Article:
Saturday, July 16, 2011

This conversation speaks for itself...

Please help me clear things out!
So... Yesterday I decided to post a topic on an online music forum about the one of the pieces I am currently working on, Rachmaninoff's Rhapsody on a Theme of Paganini. My purpose behind creating the post was to find pianists who have played the piece before, hoping that they could share their experiences with learning and performing the piece (some of these forum members have been in the "piano world" for a quite a while). I got a rather odd response from one person, which I interpreted as an encouragement for me to withdraw from this project altogether because it has already been interpreted in musicallly untouchable heights.

Out of courtesy, I will refrain from revealing this member's profile name. Here is his reply, followed by mine.

"Rubinstein's recording of this is a very, very tough act to follow.  Setting aside concerns about post-hoc-ergo-propter-hoc fallacies, you might find that doing this piece took all the snow out of winter just like the Appassionata sonata;  do you want that?  I don't, because the snow is so beautiful."
My response:

      "I appreciate your response yet respectfully disagree (if I am not mistaken as to what precisely you mean).
I am a pianist and I believe that what I have to say is different, exciting and new (isn't that the reason why we become pianists in the first place?). Classical music has been blessed by an army of virtuosos, many of them transcendentally talented; as musicians we have tough acts to follow every day, with nearly every piece we play in the standard repertoire.
Now, you say that Rubinstein's act is a tough one to follow. That is a matter of personal opinion! I think following Rachmaninoff's own act or Pletnev's act (which is, in my opinion, a miracle) is even more difficult (please understand that I love Rubinstein; the latter performers take the pedestal in this particular situation, in my opinion).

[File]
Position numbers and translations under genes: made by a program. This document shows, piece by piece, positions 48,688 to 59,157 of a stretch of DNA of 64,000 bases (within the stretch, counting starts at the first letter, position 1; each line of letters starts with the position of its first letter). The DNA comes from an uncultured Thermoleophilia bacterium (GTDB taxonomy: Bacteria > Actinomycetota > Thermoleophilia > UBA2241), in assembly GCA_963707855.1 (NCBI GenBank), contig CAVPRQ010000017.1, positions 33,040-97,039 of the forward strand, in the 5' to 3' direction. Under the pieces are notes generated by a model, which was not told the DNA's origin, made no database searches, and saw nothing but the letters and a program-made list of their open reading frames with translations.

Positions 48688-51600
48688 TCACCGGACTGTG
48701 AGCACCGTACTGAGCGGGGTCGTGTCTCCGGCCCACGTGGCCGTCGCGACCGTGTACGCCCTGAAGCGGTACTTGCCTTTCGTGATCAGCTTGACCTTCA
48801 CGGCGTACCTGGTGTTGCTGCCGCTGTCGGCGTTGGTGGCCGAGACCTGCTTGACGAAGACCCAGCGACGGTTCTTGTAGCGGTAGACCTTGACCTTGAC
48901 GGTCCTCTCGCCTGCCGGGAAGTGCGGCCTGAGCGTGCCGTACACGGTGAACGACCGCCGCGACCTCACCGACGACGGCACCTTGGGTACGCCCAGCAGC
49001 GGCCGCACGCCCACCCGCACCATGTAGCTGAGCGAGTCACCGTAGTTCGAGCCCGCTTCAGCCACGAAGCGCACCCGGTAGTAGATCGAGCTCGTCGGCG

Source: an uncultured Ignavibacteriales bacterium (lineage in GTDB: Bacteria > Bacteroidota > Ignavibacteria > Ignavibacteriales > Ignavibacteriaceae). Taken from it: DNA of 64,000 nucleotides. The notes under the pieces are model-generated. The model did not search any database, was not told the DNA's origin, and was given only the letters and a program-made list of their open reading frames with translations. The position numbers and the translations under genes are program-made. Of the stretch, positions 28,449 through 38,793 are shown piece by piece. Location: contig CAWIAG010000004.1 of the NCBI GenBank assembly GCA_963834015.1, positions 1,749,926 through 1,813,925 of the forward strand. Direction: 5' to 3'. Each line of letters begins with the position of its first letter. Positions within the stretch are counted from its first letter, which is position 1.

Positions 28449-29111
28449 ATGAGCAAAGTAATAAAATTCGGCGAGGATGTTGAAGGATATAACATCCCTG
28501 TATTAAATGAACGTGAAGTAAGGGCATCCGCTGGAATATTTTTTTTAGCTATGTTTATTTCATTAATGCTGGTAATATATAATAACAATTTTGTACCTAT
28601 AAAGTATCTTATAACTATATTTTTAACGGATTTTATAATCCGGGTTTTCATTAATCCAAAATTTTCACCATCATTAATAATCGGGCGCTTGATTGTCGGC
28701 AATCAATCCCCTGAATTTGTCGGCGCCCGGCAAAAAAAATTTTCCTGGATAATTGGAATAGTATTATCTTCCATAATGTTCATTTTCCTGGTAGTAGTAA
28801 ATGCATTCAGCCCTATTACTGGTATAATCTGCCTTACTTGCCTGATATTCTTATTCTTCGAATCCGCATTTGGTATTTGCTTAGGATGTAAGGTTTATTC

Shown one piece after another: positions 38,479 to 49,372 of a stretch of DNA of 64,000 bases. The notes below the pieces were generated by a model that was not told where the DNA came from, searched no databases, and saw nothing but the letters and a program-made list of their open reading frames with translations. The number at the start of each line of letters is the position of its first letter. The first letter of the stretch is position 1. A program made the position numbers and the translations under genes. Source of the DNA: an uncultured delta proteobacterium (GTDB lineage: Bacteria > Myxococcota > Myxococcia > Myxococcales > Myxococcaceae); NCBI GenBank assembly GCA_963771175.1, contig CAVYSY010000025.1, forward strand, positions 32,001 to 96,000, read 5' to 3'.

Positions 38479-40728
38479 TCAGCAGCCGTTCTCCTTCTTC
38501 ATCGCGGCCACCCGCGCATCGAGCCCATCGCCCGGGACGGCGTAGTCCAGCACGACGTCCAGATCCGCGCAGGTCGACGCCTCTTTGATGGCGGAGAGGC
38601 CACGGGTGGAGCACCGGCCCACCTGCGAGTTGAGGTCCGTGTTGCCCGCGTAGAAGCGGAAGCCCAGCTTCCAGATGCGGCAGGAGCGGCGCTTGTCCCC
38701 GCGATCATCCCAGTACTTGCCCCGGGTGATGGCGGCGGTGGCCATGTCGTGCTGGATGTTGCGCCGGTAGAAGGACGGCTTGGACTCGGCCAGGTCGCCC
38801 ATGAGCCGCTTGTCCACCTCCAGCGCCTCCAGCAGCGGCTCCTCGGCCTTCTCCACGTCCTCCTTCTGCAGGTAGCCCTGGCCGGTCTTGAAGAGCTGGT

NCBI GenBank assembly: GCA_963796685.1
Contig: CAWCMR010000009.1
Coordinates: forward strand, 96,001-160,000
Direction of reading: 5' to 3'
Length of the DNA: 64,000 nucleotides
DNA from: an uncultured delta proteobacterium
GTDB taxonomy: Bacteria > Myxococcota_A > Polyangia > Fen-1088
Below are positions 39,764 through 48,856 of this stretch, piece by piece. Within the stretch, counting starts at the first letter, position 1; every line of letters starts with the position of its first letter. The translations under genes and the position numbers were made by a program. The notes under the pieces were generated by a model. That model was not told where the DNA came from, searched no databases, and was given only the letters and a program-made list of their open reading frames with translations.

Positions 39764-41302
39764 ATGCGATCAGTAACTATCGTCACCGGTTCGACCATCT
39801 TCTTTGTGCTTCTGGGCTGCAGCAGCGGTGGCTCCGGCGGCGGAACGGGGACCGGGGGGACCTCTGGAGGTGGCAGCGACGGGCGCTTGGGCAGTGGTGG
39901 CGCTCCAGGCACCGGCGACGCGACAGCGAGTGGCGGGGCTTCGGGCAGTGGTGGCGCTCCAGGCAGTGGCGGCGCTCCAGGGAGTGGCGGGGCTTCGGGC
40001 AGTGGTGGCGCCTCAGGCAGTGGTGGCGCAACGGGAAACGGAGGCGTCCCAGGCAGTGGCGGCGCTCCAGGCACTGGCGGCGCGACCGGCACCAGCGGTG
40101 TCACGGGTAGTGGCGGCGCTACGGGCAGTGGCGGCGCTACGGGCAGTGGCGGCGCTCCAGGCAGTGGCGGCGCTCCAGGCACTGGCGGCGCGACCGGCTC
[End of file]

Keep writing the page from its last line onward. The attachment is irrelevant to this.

It is encouraging to know that people still listen to the Appasionata- not only the piece itself- but interpretations by Schnabel, Schiff, Horowitz, and other giants. I will humbly say that they even care to listen to my own interpretation!
That is what makes music special; the variety of interpretations of one masterwork. There are many winters and lots of snow; I am glad audiences recognize that."

                                                                                                         M. B. 

I could be wrong, but I think that was a justifiable response. It is one of those things in music which audiences and performers may at times ignore; we settle for a single way of interpreting music. We are sinning against the potential of the composer's creation! It is not about further "perfection," just naturally speaking something different through the same piece.
In personal experience, I love to listen to Glenn Gould's first recording of Bach's Goldberg Variations. Andras Schiff says something different through the same piece; his recording is different yet just as wonderful! This is one of the greatest things in music: Its versatility!

Please feel free to express your thoughts and comments!

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